|First baseman / Manager|
|Born: October 26, 1949|
|April 7, 1974, for the Texas Rangers|
|Last MLB appearance|
|October 6, 1985, for the Cleveland Indians|
|Runs batted in||686|
|Career highlights and awards|
Dudley Michael Hargrove (born October 26, 1949) is a former Major League Baseball first baseman and manager. He is currently employed as an advisor with the Cleveland Indians. Hargrove batted and threw left-handed. He played for the Texas Rangers (1974–78), San Diego Padres (1979), and Cleveland Indians (1979–85). After retiring, he went on to manage the Indians, Baltimore Orioles, and Seattle Mariners.
During his 12-year playing career, Hargrove batted .290 with 80 home runs and 686 runs batted in. He won both the AL Rookie of the Year and The Sporting News Rookie of the Year awards in 1974, after hitting a career-high .323 with the Rangers (he was the first Ranger ever to be so honored). Afterwards, he made the AL All-Star squad in 1975 and led the league first basemen in assists twice. He was most effective in getting on base, moving runners, and not giving up an easy out--unusual for a first baseman which is usually considered a power position.
Though he would later be honored as one of the Cleveland Indians' top 100 players in team history, one of Hargrove's early visits to Cleveland was less than memorable. As a rookie with the Rangers, Hargrove was one of the early targets of Cleveland fans during the infamous Ten Cent Beer Night incident on June 4, 1974.
He also attained the nickname "The Human Rain Delay" for his deliberate routine at the plate before each at-bat and before each pitch. He drove pitchers crazy by stepping out of the batter's box after each pitch and starting his routine, which consisted of (1) adjusting his helmet, (2) adjusting his batting glove, making sure it was tight on his hand and especially the thumb, (3) pulling each sleeve on his uniform up about an inch, and (4) wiping each hand on his uniform pants - and then sometimes repeating the whole process again - before finally settling back into the box. Towards the end of his career this trait was very well known and often commented upon by broadcasters. Adding further to his "Human Rain Delay" moniker was his extremely fine bat control, which allowed him to foul off countless pitches.
Hargrove holds a career major league managerial record of 1,188–1,173, including 721–591 with the Indians (1991-99). He led his team to five consecutive AL Central Division titles in 1995–99, and World Series appearances in 1995 and 1997. His dismissal as Indians manager by GM John Hart was controversial with many fans. On June 20, 1998 Hargrove who was wearing #21, switched to #30 to accommodate the Indians retiring #21 in honor of Bob Lemon.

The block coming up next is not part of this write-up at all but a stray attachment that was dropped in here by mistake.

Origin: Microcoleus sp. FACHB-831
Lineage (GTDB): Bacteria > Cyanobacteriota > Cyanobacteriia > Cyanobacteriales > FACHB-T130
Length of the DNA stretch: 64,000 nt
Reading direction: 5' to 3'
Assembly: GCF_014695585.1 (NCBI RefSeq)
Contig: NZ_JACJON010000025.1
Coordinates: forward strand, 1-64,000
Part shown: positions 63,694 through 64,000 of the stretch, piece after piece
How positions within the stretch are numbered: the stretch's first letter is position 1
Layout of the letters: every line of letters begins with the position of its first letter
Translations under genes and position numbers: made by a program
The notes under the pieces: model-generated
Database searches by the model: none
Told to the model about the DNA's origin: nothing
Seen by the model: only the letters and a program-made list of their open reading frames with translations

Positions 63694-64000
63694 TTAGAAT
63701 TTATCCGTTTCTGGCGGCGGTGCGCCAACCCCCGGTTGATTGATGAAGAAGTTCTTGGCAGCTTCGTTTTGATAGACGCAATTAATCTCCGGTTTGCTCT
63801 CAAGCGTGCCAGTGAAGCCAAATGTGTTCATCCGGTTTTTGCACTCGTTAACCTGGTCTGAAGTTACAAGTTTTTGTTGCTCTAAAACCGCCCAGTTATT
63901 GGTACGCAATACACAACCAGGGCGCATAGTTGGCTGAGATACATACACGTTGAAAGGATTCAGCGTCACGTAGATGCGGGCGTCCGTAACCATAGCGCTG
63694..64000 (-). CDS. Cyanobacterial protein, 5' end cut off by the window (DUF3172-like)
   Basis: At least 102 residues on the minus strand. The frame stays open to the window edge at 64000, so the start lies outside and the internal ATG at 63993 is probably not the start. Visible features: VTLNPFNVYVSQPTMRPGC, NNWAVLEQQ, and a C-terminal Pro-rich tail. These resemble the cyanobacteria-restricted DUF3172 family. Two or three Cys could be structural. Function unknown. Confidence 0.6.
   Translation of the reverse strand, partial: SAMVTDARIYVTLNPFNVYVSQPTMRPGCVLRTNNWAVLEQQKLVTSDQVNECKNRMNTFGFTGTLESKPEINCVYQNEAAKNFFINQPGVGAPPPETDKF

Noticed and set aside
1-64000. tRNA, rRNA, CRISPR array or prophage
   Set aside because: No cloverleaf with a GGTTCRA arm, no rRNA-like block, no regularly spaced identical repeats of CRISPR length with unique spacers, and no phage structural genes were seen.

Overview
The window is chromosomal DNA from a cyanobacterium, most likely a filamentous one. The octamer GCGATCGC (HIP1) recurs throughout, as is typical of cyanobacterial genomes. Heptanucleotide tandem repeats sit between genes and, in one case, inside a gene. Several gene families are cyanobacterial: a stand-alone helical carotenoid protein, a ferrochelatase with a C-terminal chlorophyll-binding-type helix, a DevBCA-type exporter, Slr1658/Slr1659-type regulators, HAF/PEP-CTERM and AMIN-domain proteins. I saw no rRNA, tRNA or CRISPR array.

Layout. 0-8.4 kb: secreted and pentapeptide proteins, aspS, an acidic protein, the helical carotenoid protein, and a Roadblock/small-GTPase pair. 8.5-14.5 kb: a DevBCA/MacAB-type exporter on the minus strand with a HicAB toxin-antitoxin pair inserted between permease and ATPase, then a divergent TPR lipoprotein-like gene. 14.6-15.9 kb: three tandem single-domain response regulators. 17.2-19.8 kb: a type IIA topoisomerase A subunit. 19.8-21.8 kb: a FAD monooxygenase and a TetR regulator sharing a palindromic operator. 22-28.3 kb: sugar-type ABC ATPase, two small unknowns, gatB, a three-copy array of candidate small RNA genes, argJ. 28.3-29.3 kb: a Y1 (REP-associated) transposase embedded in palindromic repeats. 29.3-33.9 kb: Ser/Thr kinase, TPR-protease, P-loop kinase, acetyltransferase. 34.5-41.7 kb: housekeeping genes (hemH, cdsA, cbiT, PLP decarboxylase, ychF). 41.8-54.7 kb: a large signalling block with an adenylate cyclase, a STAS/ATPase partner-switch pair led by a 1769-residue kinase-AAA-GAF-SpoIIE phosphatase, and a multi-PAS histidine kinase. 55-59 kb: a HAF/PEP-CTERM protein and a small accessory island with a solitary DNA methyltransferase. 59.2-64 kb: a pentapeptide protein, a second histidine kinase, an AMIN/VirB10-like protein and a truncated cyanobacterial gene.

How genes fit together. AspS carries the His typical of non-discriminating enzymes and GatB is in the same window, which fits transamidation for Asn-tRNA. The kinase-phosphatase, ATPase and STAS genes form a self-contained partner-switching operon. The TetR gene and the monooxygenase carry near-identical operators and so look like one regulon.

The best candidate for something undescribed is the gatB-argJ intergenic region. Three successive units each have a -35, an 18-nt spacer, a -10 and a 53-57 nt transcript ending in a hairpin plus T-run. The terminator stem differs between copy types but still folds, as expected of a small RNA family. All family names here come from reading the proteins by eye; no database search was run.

He managed the Baltimore Orioles from 2000–03.
During an exhibition series between players from the US and Japan, Hargrove infamously stated that future MLB All Star and Gold Glove fielder Ichiro Suzuki, whom he would later manage, would be "no better than a fourth outfielder in MLB".
On October 20, 2004, Hargrove was hired to manage the Seattle Mariners and turn around the team after its worst season since 1983. He agreed to a three-year deal through the 2007 season.
Hargrove's record as Seattle manager is 192–209, including a 93 loss season record in 2005.
On July 1, 2007, Hargrove resigned his position as manager of the Mariners, saying in a prepared statement that his "passion has begun to fade" and it would not be "fair to myself or the team" to continue. The departure was unusual, since the Mariners had been playing quite well at the time. Hargrove became the first big league manager since at least 1900 to depart while on a winning streak of more than seven games, according to the Elias Sports Bureau. Sources indicated that differences between Hargrove and Mariners superstar Ichiro Suzuki were the actual reason for the departure. Despite officially having resigned, Hargrove was paid for the remainder of his contract, and Ichiro signed a contract extension only weeks after Hargrove left.
From 2007 to 2009, Hargrove managed the Liberal BeeJays, a semi-pro summer team in southwest Kansas, with whom he'd previously played for in 1972, while on the roster of Northwestern Oklahoma State University.
After taking the 2010 season off, Hargrove returned to Major League Baseball with the Indians in 2011 as a special advisor. His duties consist of assisting the coaching staff during spring training, and working in the front office during the regular season. He also worked a few games as a color analyst during select Indians TV games during the 2011 campaign.